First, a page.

44      That interpretation is not called into question by the arguments of the referring court, according to which Article 10 of Regulation No 650/2012 derogates from the principle that the jurisdiction and the applicable law should coincide, so that the court seised would have to apply the law of the State of the deceased's habitual residence at the time of his or her death. The objective, referred to in recital 27 of that regulation, of having the jurisdiction coincide with the applicable law, is not, as the Advocate General stated in point 70 of his Opinion, absolute in nature.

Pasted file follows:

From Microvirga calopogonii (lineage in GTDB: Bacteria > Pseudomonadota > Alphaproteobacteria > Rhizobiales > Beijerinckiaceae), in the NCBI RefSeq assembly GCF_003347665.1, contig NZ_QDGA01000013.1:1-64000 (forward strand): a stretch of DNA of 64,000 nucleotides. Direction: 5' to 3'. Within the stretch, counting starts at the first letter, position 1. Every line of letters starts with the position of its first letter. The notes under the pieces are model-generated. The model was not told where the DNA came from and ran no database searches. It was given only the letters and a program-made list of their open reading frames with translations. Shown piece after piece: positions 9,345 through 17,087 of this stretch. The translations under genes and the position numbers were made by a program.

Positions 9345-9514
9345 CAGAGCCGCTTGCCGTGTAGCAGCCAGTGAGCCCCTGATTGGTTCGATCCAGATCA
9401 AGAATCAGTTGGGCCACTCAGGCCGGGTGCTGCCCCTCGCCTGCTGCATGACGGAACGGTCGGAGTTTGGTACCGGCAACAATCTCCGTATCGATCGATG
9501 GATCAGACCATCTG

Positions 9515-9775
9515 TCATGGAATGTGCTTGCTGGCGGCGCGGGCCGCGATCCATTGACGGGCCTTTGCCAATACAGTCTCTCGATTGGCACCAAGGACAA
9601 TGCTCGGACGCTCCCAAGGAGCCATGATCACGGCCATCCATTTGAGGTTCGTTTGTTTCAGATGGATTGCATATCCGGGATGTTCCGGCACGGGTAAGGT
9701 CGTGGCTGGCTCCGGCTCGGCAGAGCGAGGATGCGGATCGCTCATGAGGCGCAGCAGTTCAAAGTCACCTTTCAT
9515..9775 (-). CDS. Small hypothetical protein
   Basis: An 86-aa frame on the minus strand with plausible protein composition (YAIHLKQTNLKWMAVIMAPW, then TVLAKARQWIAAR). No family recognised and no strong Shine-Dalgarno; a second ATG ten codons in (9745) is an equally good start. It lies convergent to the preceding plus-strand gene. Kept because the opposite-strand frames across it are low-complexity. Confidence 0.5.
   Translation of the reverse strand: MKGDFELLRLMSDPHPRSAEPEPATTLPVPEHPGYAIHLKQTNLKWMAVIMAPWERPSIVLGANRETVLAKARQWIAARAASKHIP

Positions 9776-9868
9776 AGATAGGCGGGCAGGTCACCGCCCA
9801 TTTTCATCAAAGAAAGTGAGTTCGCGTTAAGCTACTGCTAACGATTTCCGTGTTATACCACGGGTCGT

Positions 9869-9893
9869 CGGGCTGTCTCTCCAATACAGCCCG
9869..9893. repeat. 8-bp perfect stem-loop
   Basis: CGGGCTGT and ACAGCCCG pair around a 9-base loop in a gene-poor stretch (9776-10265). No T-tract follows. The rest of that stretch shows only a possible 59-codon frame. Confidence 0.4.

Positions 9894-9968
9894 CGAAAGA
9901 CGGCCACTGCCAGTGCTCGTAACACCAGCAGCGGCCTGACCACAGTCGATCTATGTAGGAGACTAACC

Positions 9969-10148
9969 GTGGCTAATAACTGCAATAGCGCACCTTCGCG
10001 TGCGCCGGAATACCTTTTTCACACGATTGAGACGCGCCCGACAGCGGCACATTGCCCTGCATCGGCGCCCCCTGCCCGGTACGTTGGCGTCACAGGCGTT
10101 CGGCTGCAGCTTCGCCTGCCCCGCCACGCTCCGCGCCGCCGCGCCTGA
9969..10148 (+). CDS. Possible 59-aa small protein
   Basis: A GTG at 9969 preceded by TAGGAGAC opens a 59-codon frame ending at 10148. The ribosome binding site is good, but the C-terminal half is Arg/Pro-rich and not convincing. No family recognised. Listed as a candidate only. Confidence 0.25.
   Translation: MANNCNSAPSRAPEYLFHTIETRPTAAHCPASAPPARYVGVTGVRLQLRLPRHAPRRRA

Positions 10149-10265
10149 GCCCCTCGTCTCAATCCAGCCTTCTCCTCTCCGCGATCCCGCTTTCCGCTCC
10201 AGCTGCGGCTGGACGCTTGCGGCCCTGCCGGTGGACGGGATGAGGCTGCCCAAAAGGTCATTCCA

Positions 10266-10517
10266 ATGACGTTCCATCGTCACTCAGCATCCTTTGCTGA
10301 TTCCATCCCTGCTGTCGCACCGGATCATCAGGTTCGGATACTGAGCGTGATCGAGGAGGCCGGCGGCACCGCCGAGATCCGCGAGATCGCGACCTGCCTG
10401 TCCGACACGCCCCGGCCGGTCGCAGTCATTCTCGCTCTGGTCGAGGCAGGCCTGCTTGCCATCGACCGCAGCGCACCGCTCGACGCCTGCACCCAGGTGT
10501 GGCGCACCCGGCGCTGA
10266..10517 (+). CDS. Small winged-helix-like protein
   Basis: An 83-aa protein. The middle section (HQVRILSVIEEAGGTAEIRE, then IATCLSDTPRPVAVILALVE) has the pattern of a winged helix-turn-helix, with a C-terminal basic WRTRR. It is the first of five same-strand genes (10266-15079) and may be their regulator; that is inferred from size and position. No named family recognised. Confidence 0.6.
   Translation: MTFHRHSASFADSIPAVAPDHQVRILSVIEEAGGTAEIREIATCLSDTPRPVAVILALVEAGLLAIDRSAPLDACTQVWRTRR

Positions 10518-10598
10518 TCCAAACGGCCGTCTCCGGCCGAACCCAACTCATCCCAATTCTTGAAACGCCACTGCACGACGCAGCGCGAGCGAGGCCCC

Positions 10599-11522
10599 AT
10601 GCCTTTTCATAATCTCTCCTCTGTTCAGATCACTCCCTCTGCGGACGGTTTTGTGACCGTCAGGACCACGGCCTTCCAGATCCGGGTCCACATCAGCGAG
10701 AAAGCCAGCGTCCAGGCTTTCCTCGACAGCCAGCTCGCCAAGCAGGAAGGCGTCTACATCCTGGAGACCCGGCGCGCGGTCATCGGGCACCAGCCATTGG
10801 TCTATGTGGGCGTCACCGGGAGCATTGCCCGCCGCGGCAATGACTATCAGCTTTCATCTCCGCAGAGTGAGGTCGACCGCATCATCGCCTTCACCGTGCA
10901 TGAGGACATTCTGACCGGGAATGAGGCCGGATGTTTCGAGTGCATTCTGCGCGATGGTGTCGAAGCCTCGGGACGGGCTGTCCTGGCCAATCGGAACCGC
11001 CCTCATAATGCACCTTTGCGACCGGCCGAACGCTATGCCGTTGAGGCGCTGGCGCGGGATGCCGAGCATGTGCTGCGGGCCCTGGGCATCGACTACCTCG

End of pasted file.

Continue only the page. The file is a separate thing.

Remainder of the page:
45      Even though, according to recital 27 of Regulation No 650/2012, the rules of that regulation are devised so as to ensure that the authority dealing with the succession may, in most situations, apply its own law, that regulation neither requires nor guarantees that the jurisdiction and the applicable law coincide. The non-absolute nature of that coincidence is corroborated, first, by the expression 'in most situations' used in recital 27 of that regulation and, second, by the fact that, in recital 43 of that regulation, the EU legislature itself stated that the rules of jurisdiction laid down therein may lead to situations where the court having jurisdiction to rule on the succession will not be applying its own law."